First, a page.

Confederates Driven Back to Cold Harbor at the Battle of Old Church
Description: With the armies stalemated along the Totopotomoy Creek line, the Federal cavalry began probing east and south.
On May 30, Torbert’s Division attacked and defeated Butler's Brigade near Old Church. Butler's troopers were driven steadily back on the road to Old Cold Harbor, opening the door for Sheridan’s capture of the important crossroads the next day.
The Battle of Old Church, also known as Matadequin Creek, was fought on May 30, 1864, as part of Union Lieutenant General Ulysses S. Grant's Overland Campaign against Confederate Gen. Robert E. Lee's Army of Northern Virginia.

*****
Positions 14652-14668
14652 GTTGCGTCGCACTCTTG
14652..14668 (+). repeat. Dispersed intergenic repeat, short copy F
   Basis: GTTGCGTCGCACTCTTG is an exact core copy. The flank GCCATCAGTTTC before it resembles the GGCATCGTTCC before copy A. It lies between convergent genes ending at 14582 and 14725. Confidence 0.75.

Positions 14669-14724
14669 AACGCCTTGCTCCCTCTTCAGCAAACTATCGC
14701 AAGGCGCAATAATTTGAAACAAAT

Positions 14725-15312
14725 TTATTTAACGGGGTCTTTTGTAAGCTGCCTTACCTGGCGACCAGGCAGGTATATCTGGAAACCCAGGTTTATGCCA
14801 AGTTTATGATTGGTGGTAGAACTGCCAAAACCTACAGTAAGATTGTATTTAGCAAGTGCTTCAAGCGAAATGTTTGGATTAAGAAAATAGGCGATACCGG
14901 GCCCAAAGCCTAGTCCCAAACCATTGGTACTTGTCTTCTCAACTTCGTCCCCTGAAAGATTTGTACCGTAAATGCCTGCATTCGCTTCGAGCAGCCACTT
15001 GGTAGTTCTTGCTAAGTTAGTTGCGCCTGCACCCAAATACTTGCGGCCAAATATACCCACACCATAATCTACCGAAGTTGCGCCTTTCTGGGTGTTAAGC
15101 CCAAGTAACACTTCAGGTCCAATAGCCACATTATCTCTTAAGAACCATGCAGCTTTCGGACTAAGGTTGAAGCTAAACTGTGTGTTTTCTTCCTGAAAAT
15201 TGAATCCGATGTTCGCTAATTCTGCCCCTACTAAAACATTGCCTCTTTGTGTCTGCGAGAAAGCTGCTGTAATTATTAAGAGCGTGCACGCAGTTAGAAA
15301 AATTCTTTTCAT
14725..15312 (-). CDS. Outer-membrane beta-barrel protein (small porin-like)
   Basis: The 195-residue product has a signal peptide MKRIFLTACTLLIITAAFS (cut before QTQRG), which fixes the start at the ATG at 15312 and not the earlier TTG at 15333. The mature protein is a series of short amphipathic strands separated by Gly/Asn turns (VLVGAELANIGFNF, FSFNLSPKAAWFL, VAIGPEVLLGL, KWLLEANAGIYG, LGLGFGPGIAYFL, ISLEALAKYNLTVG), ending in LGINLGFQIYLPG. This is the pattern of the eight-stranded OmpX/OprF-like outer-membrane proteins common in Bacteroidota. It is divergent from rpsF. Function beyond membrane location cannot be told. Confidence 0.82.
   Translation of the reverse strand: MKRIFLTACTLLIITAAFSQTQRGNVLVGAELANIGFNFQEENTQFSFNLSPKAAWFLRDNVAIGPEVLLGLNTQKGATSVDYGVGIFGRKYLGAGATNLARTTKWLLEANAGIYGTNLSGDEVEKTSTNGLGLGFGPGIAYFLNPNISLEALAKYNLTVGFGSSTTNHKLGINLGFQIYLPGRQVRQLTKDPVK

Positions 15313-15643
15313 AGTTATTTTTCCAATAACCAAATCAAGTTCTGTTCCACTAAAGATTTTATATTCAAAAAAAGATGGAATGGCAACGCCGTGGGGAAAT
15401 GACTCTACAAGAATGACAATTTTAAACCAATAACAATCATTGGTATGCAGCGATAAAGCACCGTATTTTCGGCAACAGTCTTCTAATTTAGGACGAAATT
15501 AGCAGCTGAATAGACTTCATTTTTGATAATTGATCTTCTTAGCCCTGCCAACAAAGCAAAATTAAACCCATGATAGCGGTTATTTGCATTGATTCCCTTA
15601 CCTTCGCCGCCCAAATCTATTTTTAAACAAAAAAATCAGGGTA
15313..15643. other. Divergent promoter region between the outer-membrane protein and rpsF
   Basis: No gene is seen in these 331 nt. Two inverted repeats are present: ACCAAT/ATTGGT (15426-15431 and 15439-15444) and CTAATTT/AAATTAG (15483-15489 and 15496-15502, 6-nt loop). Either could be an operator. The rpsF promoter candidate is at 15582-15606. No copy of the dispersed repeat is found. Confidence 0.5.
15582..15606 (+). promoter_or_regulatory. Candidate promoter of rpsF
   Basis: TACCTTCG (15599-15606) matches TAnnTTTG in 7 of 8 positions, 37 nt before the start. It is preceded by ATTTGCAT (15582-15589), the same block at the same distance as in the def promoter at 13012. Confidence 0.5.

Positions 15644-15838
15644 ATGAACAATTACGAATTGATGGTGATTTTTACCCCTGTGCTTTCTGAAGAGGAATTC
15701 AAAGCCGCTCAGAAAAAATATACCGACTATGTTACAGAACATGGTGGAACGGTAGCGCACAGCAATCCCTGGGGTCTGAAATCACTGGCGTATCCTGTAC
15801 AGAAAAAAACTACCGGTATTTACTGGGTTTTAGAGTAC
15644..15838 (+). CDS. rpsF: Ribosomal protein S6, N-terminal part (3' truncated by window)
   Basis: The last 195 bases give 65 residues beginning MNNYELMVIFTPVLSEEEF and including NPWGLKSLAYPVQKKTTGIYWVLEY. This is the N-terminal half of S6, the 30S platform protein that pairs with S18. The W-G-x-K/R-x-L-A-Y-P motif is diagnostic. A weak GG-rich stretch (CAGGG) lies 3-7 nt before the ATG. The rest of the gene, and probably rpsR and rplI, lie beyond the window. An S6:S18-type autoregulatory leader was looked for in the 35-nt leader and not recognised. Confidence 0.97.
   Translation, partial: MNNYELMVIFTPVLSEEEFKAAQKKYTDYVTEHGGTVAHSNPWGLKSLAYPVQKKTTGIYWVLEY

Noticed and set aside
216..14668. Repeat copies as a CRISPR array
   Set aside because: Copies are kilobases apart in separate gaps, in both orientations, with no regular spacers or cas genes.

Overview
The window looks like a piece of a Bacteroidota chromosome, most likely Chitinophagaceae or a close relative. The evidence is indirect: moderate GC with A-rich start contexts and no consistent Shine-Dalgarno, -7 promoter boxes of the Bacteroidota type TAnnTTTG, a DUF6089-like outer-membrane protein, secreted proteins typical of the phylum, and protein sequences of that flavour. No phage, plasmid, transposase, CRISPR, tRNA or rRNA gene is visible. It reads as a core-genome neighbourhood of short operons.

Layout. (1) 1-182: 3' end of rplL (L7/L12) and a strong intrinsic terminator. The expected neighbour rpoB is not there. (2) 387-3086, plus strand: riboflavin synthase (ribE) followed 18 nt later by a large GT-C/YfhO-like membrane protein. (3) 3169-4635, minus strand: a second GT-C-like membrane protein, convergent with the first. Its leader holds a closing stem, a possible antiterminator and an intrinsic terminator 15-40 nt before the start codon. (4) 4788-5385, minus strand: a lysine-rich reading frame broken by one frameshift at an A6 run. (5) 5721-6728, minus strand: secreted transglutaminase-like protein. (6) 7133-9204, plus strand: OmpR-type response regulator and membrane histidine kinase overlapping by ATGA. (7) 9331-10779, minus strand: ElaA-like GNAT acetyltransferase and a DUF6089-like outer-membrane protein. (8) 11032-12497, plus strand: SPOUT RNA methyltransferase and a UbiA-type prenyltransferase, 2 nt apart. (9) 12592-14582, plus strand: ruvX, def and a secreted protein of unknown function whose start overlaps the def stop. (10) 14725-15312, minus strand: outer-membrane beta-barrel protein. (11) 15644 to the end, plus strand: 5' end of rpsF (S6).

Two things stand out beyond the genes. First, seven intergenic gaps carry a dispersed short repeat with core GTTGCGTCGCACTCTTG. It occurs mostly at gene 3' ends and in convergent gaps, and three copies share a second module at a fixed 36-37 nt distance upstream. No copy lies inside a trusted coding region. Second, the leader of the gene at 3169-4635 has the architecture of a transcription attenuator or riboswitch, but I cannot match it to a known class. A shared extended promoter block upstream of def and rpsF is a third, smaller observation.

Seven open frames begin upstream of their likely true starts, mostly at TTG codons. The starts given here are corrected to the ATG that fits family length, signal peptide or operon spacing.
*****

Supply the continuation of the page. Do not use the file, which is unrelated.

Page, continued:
With the armies stalemated along the Totopotomoy Creek line, Major General Philip Sheridan's Union cavalry began probing east and south. A squadron of the 17th Pennsylvania Cavalry regiment, from the brigade of Col. Thomas C. Devin, moved from Old Church Tavern to a more defensible position at Matadequin Creek. Knowing the importance of the nearby road intersection at Old Cold Harbor, six miles from Richmond, General Lee dispatched Brig. Gen. Matthew C. Butler's brigade of 2,000 troopers north from Cold Harbor to determine whether the intersection was threatened.